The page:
"What we didn't do was take the iPhone and shrink the user interface and strap it on your wrist," says Cook.
The "digital crown" is the secret to the new UI. It's a little dial on the side of the watch face for navigating the screen. Press it and it works like the Home button on an iPhone.
"The digital crown.. fluidly zooms into apps, enables nimble precise adjustments." One advantage of using it seems to be that you don't block the display while trying to navigate. There's a button below it that brings up a menu of your friends. Tap their face to send messages, a sketch, even your own heartbeat.
It is still a touchscreen, but also "senses
force" so it can tell the difference between a tap and a press.
There's a haptic feedback engine, it picks up your heartbeat.
It has a flexible retina display.
There are two sizes! My dainty wrists are pumped about that.
There are different version, beyond size. One is a sports version of the watch face, it's light and durable, says Ive. Apple Watch Edition is 18k gold, and is twice as hard as standard gold.
Cook is back, says they've been working on the product for a long time. He also calls it "Apple Watch."
Kevin Lynch is an Apple em
ployee who worked on the product. He's coming out for a little demo.
You can choose the watch face so that it displays different colors, looks,
and bits of information.
One display shows the earth in the background and lets you play around in the galaxy.
You can jump between information. One view shows where you are located, another the world time, a third what music is playing on devices around you (on your iPhone, say, or just on the watch).
Interesting use of the accelerometer. Raising your wrist triggers notifications, for example.
Typing is hard on a small screen so the messages app analyzes your incoming messages and suggests responses that you can send with a tap. You can also respond using dictation or special Apple Emoji.
They built Siri into the watch. They asked it a question and it displayed responses. In the demo it didn't say the results out loud, don't know if that's just a setting.
There is a photos app, you can zip all of them around or zoom in on specific shots. The maps app shows your current location, pan around by swiping or zoom out with the dial on the side of the phone.
We don't know how much memory this little guy has yet, which might influence how many of your photos you put on your wrist.
Using the maps, it will vibrate when you are walking to let you know which way to turn when it is time. "It's like having this invisible guide with you."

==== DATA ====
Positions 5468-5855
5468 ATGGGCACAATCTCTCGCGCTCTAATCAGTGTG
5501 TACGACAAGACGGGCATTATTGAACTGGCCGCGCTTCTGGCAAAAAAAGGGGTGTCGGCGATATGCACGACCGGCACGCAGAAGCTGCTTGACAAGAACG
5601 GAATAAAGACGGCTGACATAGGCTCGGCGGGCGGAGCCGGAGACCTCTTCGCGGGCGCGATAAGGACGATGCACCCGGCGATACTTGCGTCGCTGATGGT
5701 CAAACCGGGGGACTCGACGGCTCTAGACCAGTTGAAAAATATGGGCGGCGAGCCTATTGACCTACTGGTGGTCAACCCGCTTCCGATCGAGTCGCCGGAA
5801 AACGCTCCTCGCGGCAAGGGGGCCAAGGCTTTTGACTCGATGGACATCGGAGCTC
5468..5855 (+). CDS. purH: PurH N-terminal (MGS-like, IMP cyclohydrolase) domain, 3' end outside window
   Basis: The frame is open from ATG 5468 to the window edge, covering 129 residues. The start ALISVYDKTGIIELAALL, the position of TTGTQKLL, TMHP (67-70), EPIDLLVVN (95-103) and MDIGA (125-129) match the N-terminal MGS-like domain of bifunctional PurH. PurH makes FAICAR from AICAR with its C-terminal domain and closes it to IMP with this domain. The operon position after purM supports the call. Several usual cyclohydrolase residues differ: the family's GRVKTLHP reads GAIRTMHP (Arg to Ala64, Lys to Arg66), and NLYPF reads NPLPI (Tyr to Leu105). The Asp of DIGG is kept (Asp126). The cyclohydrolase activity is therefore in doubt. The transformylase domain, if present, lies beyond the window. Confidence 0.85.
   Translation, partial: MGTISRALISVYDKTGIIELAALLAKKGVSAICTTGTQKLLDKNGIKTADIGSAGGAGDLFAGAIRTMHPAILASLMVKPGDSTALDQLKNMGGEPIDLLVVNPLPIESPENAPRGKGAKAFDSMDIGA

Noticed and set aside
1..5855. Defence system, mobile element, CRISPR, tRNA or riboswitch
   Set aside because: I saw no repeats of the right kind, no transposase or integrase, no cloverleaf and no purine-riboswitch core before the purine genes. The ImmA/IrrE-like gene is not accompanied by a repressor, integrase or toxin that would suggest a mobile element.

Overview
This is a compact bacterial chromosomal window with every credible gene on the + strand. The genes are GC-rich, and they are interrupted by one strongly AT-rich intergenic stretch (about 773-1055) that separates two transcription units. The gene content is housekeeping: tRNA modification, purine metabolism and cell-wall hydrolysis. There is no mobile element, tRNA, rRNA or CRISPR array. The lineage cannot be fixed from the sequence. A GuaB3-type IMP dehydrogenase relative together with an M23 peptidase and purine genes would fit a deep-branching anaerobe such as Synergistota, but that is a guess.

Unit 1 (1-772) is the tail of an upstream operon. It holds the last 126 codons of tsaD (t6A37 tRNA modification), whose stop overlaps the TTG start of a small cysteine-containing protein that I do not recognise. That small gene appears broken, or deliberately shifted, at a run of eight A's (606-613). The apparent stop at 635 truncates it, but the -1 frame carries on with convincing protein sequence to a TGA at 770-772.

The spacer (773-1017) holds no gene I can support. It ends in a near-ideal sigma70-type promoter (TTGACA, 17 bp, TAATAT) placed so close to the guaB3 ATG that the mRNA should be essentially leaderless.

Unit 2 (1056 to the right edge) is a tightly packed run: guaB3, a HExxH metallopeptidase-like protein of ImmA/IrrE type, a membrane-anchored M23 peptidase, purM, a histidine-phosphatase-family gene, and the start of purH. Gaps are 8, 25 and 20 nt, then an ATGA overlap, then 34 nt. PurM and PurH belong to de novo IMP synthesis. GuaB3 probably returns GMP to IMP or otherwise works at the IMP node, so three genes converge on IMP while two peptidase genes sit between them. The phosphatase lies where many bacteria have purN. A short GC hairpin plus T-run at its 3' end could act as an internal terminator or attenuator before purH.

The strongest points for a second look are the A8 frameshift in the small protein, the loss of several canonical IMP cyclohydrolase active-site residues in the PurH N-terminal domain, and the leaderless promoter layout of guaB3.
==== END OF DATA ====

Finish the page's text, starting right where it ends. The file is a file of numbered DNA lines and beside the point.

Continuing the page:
So how do you best communicate with a small screen that can vibrate and sense different pressures of tap? A demo of a fictional conversation. He is chatting using vibrations and drawings.
It uses a lot of short hand instead of spelling things out. You can send your heartbeat back and fourth. Would you want to feel someone's heartbeat? Is that just for people in relationships?
By default, notifications will just show up, say a Facebook friend request. Watch Kit will allow developers to make custom notifications.
You can, of course, Tweet from your watch.
Starwood Hotels has created an app that lets you check in from your watch and unlock your door with the watch. That last part is very handy.
BMW will show the charge level of your car and the location of the vehicle, in case you forgot where you parked.
"It's amazing what you can do from your wrist," said Tim Cook.
Two new applications on the watch. The fitness app monitors all your activity and movement throughout the day. A video is showing how it can help people live healthier lives, regular people or athletes.
Tracks total body movement, measure heart rate, uses GPS for distance. The activity app tracks movement (calories burned), exercise (time of brisk activity), and how long you spend standing, which is better than sitting.
No prices on Watch yet. No release date yet. No battery life info yet. No word on tethering, WiFi, etc. yet.
Another workout app tracks sports and workouts in more detail, how far and fast you're going, shows a summary of each work out. See your workout history over time and shares it through the health app, where the data can be used by third-party apps.
It tells time, it communicates, it tracks workouts and is "so much more." Tim Cook uses his to control his Apple TV. There's a walky talky app.
It does require that you have an iPhone to work, it's not a stand-alone device.
It works with phones as old as the iPhone 5.
No price yet! Seems like it's about to happen, but first the battery I think.